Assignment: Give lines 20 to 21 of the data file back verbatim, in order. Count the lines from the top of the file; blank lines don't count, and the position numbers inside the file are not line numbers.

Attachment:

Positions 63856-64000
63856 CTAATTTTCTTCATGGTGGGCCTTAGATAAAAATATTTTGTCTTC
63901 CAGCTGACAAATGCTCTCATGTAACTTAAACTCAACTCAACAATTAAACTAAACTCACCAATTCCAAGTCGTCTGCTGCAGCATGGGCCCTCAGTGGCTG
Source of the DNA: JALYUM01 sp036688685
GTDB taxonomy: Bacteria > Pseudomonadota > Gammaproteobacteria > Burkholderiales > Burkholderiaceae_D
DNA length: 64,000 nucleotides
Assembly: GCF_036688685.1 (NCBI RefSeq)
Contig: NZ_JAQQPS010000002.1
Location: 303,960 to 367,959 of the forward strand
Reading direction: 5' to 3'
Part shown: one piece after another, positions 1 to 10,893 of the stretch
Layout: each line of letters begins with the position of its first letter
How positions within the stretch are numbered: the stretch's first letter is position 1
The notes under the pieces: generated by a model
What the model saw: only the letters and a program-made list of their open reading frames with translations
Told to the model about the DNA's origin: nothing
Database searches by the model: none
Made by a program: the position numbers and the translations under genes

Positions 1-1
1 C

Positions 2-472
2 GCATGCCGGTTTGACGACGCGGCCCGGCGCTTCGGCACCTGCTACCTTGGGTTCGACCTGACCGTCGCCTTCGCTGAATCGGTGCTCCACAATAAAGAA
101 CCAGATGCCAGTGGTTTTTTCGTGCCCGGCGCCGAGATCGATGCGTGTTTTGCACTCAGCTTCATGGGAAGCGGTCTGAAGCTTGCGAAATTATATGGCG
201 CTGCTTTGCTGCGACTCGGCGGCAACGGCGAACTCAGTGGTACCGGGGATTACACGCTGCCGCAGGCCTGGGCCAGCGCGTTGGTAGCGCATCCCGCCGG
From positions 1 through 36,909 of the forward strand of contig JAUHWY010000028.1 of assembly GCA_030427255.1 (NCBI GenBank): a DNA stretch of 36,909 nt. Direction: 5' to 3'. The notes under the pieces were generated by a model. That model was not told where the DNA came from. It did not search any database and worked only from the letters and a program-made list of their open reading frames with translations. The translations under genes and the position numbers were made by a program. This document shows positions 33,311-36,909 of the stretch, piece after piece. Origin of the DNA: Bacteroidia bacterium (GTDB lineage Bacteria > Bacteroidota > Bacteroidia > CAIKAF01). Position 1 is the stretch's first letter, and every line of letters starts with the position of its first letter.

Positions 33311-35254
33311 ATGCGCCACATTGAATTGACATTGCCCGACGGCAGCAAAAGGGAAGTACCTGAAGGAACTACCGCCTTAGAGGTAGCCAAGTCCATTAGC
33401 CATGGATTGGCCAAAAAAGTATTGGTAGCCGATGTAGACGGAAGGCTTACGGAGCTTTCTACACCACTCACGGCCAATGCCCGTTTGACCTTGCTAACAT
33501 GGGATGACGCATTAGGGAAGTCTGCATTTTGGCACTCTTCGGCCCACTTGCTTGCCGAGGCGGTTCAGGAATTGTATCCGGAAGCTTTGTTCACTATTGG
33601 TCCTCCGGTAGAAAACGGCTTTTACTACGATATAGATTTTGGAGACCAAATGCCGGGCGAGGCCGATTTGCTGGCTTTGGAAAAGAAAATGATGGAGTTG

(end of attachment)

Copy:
1 C

Positions 2-472